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A proposed $11.5 million Mosgiel pool complex has been confirmed as the top-priority project by the Dunedin City Council's aquatic facilities working party.
Coming in a close second was a $13.2 million upgrade of Dunedin's Moana Pool, involving construction of a new pool and car parking building, linked by a bridge over Littlebourne Rd, and moving the popular hydroslide - possibly to the Mosgiel pool - to make room.
In third place was construction of a specialist $7 million training pool at the Forsyth Barr Stadium, with input from the University of Otago and Dunedin Venues Management Ltd.
Working party chairman Colin Weatherall said funding constraints meant the Mosgiel pool was unlikely to be built next year, but he hoped - with support from councillors - work could begin within three to five years.
However, the proposal was yet to be considered by other councillors and put out for public consultation, so funding had not been confirmed.
An upgrade of Moana Pool would not happen in the short term but could be considered in 10 to 15 years, while the stadium training pool came a distant third but could be considered in the long term, Cr Weatherall said.
A report detailing the working party's findings would be considered at the community development committee meeting next week.
It recommended the Mosgiel pool proposal be referred to the council's long-term plan hearings, beginning in January, for consideration alongside other council projects.
That would allow councillors to debate the merits of the plan and the community to be consulted, Cr Weatherall said.
Detailed concept drawings had been prepared and showed a 2m-deep 35m by 25m pool designed for training and water sports, as well as separate leisure and learners pools.
"It's a genuine aquatic facility that would service ... a very high level of demand and use.
"It's certainly not just a splash pool. It's much, much better than that," Cr Weatherall said.
The new complex would replace Mosgiel's existing but dilapidated community pool, which was labelled a "horse trough" by Mosgiel Taieri Community Board and working party member Martin Dillon earlier this year.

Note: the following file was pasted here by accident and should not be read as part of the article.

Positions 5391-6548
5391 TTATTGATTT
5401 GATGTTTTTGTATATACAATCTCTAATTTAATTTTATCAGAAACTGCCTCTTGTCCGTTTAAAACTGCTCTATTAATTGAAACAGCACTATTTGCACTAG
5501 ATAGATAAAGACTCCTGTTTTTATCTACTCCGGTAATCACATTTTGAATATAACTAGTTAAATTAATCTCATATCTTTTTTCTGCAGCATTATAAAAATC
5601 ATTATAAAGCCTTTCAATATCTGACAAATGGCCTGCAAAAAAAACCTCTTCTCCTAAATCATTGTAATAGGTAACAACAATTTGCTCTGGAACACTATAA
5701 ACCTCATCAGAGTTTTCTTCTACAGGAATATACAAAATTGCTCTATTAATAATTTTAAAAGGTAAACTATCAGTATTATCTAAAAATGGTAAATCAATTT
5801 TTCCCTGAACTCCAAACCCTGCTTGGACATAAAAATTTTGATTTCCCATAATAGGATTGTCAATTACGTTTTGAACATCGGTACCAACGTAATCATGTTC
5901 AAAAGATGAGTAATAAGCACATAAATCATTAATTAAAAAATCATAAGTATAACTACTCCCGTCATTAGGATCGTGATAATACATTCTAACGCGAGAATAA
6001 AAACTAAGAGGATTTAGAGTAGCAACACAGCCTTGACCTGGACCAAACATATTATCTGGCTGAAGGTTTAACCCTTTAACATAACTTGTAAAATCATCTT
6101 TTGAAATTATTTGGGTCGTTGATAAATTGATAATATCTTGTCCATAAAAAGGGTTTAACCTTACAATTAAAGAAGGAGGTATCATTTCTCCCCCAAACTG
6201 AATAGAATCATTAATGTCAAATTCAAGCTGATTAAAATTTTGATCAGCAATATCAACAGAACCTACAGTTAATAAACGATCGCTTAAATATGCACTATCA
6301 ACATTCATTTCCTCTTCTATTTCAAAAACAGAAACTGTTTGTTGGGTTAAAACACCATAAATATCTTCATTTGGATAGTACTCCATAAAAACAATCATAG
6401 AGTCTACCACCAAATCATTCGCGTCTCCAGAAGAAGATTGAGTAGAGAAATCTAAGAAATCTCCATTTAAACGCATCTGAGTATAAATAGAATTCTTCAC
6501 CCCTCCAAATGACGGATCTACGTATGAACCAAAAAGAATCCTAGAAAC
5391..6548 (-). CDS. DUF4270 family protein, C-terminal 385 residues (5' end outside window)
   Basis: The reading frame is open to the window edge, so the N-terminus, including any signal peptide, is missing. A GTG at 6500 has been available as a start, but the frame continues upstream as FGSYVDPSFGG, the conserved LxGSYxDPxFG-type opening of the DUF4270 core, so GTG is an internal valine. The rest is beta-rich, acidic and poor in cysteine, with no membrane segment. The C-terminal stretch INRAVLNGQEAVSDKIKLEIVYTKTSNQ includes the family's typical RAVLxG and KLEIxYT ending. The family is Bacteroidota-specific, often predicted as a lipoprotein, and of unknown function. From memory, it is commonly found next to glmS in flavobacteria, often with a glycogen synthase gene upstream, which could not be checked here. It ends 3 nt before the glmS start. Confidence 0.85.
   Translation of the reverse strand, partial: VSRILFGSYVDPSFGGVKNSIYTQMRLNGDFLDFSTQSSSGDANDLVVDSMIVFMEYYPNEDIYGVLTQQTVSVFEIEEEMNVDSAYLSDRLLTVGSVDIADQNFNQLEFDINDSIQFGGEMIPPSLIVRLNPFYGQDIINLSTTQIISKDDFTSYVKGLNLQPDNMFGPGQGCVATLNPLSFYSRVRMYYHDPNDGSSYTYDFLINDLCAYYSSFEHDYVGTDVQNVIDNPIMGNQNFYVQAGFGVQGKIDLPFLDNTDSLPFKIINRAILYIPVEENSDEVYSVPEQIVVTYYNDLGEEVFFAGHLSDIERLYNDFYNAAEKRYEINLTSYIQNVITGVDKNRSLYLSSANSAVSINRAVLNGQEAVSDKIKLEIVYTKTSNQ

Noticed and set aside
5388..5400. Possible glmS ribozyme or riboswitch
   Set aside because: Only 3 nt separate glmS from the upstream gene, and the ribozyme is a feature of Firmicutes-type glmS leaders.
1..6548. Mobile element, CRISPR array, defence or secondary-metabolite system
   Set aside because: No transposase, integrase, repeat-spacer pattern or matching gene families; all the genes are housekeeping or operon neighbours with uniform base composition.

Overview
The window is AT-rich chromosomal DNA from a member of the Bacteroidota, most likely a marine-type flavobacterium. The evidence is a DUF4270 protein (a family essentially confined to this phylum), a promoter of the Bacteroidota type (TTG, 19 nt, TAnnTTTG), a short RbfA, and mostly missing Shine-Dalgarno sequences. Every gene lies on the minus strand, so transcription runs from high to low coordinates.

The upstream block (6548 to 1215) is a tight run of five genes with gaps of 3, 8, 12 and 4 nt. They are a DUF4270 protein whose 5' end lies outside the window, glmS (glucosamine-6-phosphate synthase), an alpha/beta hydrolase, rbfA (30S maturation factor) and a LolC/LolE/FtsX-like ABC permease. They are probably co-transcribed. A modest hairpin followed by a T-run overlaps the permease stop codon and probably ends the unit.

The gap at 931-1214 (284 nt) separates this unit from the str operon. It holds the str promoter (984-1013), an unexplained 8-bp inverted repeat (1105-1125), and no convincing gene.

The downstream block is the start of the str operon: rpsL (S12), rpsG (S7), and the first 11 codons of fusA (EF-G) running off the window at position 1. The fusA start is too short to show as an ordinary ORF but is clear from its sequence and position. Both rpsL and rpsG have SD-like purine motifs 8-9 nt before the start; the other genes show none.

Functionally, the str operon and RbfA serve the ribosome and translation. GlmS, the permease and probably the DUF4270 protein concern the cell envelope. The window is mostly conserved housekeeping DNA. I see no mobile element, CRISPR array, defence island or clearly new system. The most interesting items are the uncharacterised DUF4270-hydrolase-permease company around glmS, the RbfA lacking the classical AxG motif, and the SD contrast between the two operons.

Two sites for the new pool - annexed to the existing grandstand at Memorial Park, or at Seddon Park - had been identified but would be discussed with the community board, Cr Weatherall said.
The progress came after public criticism of overcrowded facilities prompted the council to commission a report by consultants SGL Group New Zealand, which last year recommended investment to address problems.
The working party was created in May last year and had spent the past 18 months scrutinising the options.
Cr Weatherall said Moana Pool was running near capacity, with no spare water time for new users, and Mosgiel's pool was "not in good shape".
Consultants Deloitte peer-reviewed the options and recommended an upgrade of Moana Pool as the "best overall trade-off" between costs and likely benefits to Dunedin.
However, Cr Weatherall said the working party had given more weight to the community benefits of a new purpose-built pool in Mosgiel.
Moana Pool "ran a pretty tight second" but the working party felt a Mosgiel pool serving Dunedin's southern catchment - including Mosgiel, Green Island, Fairfield, Saddle Hill, the south coast and any spillover from the central city - would be more beneficial, he said.
The work involved a "significant amount of money", but cost estimates were believed to be "relatively accurate" and it was possible the council's share could be offset by community fundraising, he said.
"It's all about funding, basically. If we had $25 million, we could do both of them.
"It would be great for the city to have both of them done, but common sense tells us we don't have the ability to do both ... not at the moment."
Any upgrade of Moana Pool could see the hydroslide moved, either to another location within the improved pool complex or to the new pool at Mosgiel, but it would not be "mothballed", he said.
The stadium pool remained "the third cab off the rank" but would be "a long way off" and would require the commitment of other parties, such as the University of Otago, to proceed.